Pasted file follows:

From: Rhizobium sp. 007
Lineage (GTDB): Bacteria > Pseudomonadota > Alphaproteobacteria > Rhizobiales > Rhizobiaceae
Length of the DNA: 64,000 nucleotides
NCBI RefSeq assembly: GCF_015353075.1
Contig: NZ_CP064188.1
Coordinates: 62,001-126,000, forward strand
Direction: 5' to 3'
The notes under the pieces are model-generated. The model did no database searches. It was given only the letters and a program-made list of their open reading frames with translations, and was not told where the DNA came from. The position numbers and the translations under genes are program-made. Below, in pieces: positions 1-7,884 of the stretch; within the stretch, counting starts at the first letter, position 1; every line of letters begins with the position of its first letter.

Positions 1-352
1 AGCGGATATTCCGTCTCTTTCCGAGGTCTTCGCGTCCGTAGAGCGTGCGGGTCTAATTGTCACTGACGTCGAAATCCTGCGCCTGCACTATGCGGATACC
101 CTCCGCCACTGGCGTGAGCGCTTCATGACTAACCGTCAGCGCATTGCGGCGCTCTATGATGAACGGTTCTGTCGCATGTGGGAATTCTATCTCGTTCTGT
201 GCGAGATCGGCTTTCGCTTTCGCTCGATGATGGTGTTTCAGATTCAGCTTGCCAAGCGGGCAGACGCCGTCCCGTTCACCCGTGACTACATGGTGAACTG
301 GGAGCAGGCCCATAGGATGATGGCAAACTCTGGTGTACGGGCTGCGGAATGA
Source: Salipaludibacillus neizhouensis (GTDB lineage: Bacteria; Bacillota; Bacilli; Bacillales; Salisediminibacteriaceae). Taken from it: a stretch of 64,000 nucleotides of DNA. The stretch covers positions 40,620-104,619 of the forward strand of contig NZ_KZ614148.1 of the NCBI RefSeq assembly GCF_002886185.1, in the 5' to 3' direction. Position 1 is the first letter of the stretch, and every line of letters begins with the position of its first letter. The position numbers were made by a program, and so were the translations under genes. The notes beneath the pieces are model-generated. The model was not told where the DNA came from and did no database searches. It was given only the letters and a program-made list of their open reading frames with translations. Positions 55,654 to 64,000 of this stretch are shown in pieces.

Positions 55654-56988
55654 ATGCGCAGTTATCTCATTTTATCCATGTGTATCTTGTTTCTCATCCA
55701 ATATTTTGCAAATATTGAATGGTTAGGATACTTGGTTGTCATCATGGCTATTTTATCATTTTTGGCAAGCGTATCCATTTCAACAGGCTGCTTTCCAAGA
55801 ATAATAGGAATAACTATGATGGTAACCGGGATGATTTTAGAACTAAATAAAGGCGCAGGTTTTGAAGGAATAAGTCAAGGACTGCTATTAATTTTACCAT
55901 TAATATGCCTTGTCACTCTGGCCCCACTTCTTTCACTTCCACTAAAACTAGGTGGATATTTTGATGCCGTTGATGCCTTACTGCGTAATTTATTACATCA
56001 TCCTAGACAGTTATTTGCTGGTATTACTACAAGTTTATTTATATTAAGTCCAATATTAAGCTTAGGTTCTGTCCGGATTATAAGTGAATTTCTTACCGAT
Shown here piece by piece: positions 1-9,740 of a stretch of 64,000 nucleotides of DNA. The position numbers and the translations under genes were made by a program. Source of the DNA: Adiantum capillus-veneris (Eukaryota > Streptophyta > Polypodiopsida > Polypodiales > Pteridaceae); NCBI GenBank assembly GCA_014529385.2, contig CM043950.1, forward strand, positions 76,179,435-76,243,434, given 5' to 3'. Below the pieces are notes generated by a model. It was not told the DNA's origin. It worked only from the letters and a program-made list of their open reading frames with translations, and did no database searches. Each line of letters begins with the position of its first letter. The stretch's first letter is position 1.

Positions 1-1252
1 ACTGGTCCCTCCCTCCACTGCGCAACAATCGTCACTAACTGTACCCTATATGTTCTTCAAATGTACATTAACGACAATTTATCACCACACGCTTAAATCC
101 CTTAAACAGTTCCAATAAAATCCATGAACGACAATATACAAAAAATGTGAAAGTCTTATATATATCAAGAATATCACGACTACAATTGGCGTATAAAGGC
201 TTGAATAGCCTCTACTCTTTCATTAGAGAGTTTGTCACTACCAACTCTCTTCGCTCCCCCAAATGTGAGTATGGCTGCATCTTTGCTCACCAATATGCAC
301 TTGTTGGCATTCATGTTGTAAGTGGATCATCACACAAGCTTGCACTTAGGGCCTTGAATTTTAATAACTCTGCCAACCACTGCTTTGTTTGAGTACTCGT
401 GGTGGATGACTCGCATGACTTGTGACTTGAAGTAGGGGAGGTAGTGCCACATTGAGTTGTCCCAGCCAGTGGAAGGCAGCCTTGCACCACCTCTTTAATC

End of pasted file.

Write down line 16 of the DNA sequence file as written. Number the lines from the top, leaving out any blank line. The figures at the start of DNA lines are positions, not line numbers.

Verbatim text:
55654 ATGCGCAGTTATCTCATTTTATCCATGTGTATCTTGTTTCTCATCCA